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Aletta Jacobs School of Public Health
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Blog Aletta's Talent Network: ATN & ESHPM World Cafe on Antibiotic Resistance

Datum:03 mei 2021
Cansu Cimen
Cansu Cimen

Do you have to be a microbiologist or an infectious diseases physician to have concerns about coronavirus disease 19 (COVID-19)? I am sure all of you would say ‘No!’.

But, what about antibiotic resistance? Is it an issue that only concerns few people and that we can ignore especially during today’s global health crisis? The online meeting on 9 April 2021 at the World Café targeted exactly this topic: “Are you interested in public health? Then join us! We are going to discuss one of today’s greatest public health challenges: antibiotic resistance!” We first listened to a keynote lecture from Dr. Corinna Glasner on antibiotic resistance in general. Then we discussed the topic and its link with the current COVID-19 pandemic in smaller groups with people coming from different backgrounds. This was a great initiative to put this issue on the table and to let the diverse ideas come together.

Covid-19 - Antibiotic resistance
Covid-19 - Antibiotic resistance

Antibiotic resistance should be considered less acute but not less vital than the COVID-19 pandemic. Actually, we might call it a ‘silent pandemic’: a serious threat which we shouldn’t remain silent about! Data from the European Antimicrobial Resistance Surveillance Network (EARS-Net) demonstrate this slow-motion pandemic: antibiotic resistant bacterial infections cause more than 30,000 deaths every year in Europe.

As an infectious diseases and clinical microbiology physician, I am a PhD candidate at the University Medical Center Groningen and the University of Oldenburg. Our original research plans concerned the assessment of antibiotic resistance prevalence and infection prevention and control practices (IPC) in the Northern Dutch-German cross-border region. The COVID-19 pandemic had a crucial impact on our research plans. We changed our questions as follows: Does COVID-19 drag a second antibiotic resistance pandemic behind it related to increased use of antibiotics for critically ill patients? Or does increased adherence to infection control measures (such as hand hygiene), both in the community and in hospitals, help us to fight against antibiotic resistance?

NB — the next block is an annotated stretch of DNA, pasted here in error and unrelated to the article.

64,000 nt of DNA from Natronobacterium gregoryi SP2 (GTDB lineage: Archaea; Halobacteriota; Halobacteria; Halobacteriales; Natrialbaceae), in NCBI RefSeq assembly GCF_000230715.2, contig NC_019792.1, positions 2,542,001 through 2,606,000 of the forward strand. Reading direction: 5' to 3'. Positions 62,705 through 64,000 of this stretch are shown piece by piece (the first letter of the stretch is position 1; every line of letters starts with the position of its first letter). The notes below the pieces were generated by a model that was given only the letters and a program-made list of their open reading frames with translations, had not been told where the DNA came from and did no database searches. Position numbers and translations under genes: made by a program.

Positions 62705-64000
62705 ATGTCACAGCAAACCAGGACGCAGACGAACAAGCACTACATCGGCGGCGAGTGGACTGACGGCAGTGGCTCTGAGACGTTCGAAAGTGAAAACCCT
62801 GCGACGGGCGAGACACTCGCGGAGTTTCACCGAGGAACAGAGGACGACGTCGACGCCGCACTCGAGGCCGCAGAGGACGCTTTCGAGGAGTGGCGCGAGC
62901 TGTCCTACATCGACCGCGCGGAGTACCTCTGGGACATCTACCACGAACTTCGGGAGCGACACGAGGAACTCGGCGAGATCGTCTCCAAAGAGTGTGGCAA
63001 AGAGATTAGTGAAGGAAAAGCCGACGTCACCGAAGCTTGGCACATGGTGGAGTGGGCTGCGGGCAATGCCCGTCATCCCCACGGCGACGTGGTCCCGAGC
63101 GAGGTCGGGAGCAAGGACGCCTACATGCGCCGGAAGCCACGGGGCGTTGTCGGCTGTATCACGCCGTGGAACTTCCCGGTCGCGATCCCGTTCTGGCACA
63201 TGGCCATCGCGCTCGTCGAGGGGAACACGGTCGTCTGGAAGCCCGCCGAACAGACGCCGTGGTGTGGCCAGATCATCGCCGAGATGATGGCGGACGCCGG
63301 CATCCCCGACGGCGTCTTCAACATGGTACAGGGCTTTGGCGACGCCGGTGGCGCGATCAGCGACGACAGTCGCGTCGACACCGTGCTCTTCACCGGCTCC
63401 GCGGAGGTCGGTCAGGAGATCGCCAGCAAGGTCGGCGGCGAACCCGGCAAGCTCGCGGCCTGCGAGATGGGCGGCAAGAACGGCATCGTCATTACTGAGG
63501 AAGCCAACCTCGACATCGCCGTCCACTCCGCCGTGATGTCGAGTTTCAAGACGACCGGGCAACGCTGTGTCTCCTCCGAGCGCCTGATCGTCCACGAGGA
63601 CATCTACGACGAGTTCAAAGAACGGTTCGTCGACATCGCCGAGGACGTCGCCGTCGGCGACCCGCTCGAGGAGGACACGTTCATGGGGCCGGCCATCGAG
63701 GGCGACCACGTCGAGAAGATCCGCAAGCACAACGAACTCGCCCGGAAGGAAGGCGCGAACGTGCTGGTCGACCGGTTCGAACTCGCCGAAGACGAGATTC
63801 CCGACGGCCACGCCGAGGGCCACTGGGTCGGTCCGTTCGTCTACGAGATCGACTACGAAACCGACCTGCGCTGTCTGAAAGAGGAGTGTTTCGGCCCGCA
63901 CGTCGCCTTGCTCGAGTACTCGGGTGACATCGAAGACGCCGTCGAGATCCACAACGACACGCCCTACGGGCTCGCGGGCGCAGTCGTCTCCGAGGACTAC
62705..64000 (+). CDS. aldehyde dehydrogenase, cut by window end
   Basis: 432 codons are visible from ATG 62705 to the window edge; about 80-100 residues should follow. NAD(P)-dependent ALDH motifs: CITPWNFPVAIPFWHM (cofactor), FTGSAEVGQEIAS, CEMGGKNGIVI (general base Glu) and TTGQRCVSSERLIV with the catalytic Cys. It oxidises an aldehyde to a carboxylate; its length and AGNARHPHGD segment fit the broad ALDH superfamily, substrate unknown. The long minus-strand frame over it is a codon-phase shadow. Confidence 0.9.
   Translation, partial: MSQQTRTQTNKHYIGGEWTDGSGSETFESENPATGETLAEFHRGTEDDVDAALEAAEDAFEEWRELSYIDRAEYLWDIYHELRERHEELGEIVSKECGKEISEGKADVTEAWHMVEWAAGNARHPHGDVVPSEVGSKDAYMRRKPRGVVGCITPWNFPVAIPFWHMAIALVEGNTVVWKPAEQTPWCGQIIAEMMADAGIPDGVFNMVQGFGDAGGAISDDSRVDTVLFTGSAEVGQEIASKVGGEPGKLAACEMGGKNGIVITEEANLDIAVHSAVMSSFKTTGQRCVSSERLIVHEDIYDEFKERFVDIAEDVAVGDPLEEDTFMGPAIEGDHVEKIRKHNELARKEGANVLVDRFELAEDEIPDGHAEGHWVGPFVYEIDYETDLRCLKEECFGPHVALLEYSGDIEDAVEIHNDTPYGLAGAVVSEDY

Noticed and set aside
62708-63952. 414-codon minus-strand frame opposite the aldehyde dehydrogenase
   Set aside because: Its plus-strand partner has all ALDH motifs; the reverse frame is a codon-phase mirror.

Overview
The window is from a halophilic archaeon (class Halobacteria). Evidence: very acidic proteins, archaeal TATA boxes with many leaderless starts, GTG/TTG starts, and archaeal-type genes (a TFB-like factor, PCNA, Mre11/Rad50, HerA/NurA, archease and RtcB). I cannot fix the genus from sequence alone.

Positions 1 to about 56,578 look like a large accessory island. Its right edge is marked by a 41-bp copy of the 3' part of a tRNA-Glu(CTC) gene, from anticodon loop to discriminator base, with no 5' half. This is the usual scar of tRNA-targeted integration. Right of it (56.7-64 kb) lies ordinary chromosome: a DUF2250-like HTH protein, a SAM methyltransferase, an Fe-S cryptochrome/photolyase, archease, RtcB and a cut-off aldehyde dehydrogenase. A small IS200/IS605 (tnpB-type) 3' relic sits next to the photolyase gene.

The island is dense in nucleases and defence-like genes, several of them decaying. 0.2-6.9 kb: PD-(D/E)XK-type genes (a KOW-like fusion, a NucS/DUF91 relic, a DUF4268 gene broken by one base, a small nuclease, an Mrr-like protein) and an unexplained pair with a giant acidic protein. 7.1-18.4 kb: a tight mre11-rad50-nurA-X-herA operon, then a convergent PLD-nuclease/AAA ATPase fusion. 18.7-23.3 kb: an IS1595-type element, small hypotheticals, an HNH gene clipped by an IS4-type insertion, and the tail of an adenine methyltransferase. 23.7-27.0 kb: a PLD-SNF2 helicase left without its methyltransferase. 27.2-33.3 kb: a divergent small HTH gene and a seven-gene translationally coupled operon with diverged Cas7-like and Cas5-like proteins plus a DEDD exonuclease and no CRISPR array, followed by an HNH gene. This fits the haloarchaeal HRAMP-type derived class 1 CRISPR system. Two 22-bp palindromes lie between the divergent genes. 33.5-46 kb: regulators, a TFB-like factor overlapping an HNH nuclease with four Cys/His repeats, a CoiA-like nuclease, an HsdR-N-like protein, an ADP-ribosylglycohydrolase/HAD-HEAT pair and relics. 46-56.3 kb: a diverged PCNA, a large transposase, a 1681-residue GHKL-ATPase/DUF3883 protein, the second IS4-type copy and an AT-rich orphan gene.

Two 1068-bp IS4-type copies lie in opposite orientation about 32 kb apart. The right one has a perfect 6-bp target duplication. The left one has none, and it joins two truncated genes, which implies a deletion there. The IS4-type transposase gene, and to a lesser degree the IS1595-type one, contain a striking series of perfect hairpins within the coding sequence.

We know that microorganisms do not respect borders. COVID-19 made it visible more than ever. Despite differences in health care systems at each side of the border, challenges are similar. Now is the time to answer our questions, using close cooperation and an interregional approach: The more we learn from each other the more we gain insights to tackle the ongoing pandemic: antibiotic resistance.


Cansu Cimen, UMCG,